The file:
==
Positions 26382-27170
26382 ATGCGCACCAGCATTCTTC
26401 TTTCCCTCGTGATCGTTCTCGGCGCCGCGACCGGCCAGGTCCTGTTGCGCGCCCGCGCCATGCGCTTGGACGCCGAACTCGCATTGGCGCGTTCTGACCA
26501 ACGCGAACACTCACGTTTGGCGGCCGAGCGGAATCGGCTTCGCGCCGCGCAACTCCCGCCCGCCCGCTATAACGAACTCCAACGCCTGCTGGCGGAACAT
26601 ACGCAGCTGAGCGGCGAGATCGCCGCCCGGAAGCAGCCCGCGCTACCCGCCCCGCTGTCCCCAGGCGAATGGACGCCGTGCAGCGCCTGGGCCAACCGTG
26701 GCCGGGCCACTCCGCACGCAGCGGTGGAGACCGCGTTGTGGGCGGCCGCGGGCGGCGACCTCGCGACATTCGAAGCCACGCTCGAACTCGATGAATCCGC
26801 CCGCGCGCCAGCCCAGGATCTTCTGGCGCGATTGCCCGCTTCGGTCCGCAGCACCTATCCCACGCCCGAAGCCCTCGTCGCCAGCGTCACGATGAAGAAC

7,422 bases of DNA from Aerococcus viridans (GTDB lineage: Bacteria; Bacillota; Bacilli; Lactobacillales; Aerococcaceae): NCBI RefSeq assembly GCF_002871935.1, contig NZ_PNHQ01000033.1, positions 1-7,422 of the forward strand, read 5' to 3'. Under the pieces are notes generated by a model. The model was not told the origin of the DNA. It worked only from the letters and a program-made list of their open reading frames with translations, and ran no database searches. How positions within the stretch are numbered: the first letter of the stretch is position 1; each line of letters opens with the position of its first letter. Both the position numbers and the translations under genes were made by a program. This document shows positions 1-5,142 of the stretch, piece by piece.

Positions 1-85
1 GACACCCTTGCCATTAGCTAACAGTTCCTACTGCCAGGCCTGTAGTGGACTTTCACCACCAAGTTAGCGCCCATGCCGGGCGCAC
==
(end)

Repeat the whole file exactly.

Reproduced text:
Positions 26382-27170
26382 ATGCGCACCAGCATTCTTC
26401 TTTCCCTCGTGATCGTTCTCGGCGCCGCGACCGGCCAGGTCCTGTTGCGCGCCCGCGCCATGCGCTTGGACGCCGAACTCGCATTGGCGCGTTCTGACCA
26501 ACGCGAACACTCACGTTTGGCGGCCGAGCGGAATCGGCTTCGCGCCGCGCAACTCCCGCCCGCCCGCTATAACGAACTCCAACGCCTGCTGGCGGAACAT
26601 ACGCAGCTGAGCGGCGAGATCGCCGCCCGGAAGCAGCCCGCGCTACCCGCCCCGCTGTCCCCAGGCGAATGGACGCCGTGCAGCGCCTGGGCCAACCGTG
26701 GCCGGGCCACTCCGCACGCAGCGGTGGAGACCGCGTTGTGGGCGGCCGCGGGCGGCGACCTCGCGACATTCGAAGCCACGCTCGAACTCGATGAATCCGC
26801 CCGCGCGCCAGCCCAGGATCTTCTGGCGCGATTGCCCGCTTCGGTCCGCAGCACCTATCCCACGCCCGAAGCCCTCGTCGCCAGCGTCACGATGAAGAAC

7,422 bases of DNA from Aerococcus viridans (GTDB lineage: Bacteria; Bacillota; Bacilli; Lactobacillales; Aerococcaceae): NCBI RefSeq assembly GCF_002871935.1, contig NZ_PNHQ01000033.1, positions 1-7,422 of the forward strand, read 5' to 3'. Under the pieces are notes generated by a model. The model was not told the origin of the DNA. It worked only from the letters and a program-made list of their open reading frames with translations, and ran no database searches. How positions within the stretch are numbered: the first letter of the stretch is position 1; each line of letters opens with the position of its first letter. Both the position numbers and the translations under genes were made by a program. This document shows positions 1-5,142 of the stretch, piece by piece.

Positions 1-85
1 GACACCCTTGCCATTAGCTAACAGTTCCTACTGCCAGGCCTGTAGTGGACTTTCACCACCAAGTTAGCGCCCATGCCGGGCGCAC